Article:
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Irish scientists contribute to BBC health programme "Trust me, I'm a Doctor"

What are fermented foods and which are best for improving our gut health?

This is one of the questions addressed in the first episode of the new series of “Trust me, I’m a Doctor” which is being broadcast on BBC2 TV at 8pm on Wednesday 1 February.

Dr Paul Cotter, Head of Food Biosciences at Teagasc and a Principal Investigator at the Science Foundation Ireland –funded APC Microbiome Science Institute in Cork contributes to this episode. 

The Trust Me, I’m a Doctor team investigate home-made and off-the-shelf fermented foods such as kefir, kimchi, sauerkraut, kombucha and soft cheese. Adele Costabile and her team at Roehampton University analysed the samples and Dr Paul Cotter discusses the results on the programme.

Traditionally many different cultures have used the process of fermentation to preserve foods. In India lassi was a common pre-dinner drink, Asian cultures enjoy pickled fermentations of cabbage, turnips and eggplant, kefir originated in northern Caucasus Mountains and sauerkraut is associated strongly with Germany. Other fermented foods include yoghurts, cheeses, sour dough bread and chutneys. However, as well as lasting longer, fermented foods often contain a variety of ‘good’ bacteria which, if they can survive the journey to our gut, can be beneficial for our health.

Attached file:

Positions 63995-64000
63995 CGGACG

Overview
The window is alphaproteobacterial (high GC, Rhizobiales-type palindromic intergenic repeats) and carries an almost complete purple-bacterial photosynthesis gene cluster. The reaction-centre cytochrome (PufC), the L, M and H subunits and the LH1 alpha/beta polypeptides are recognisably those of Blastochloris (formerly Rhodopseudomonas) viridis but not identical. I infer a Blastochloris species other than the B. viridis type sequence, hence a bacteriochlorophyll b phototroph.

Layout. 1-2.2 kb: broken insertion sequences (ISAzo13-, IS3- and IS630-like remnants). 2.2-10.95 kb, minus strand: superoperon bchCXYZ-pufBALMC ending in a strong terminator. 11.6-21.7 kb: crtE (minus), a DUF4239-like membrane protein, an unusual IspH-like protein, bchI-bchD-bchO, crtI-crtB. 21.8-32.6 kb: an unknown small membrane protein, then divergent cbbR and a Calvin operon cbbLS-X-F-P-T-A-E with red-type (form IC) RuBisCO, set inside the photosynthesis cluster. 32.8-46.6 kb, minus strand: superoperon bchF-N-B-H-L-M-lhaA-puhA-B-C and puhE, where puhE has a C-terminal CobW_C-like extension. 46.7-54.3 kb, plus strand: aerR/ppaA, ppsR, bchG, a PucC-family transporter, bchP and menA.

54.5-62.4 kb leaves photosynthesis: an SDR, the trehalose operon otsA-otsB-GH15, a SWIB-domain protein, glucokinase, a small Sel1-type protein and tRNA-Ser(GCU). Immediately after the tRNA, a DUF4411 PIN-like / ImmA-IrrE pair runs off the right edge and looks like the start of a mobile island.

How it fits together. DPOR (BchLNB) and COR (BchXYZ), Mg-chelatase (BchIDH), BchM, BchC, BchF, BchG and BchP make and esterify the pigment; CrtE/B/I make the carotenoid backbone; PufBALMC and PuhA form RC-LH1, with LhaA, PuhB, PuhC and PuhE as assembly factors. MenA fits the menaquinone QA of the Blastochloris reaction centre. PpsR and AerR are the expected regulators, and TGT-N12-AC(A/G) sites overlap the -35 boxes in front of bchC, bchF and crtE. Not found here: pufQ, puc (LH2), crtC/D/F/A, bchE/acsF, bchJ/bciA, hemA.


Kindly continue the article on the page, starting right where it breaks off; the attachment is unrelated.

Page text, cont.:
Dr Cotter's group have previously used cutting-edge DNA analysis to characterise kefir, a putatively health-promoting dairy beverage that is produced when a kefir grain, consisting of a consortium of microorganisms, is added to milk to initiate a natural fermentation. They were able to determine how specific microbial populations dominate during different stages of the fermentation process and how the flavour of the fermented milk, which can have vinegar-, buttery- or fruity-flavours, is dictated by the genes encoded with these dominant species. Metagenomic analysis of kefir milks also provided a vast amount of additional data relating to the microorganisms present; including interesting insights regarding the presence of genes considered important for probiotics and which may explain the long held view that kefir has health-promoting properties.

Another question addressed on the programme is “Can we alter the make-up of the microbes in our gut to improve our health?” Over £700m is currently spent on probiotics annually  in the UK. The “Trust Me I’m a Doctor” team wished to know if this is money well spent. They carried out a small feeding study in Inverness. Paul Cotter and Aaron Walsh at Teagasc contributed to the analysis. 

And Michael Mosley investigates whether diet or calories are a more effective way to keep calories in check.

The programme is broadcast at 8pm this Wednesday on BBC 2 TV.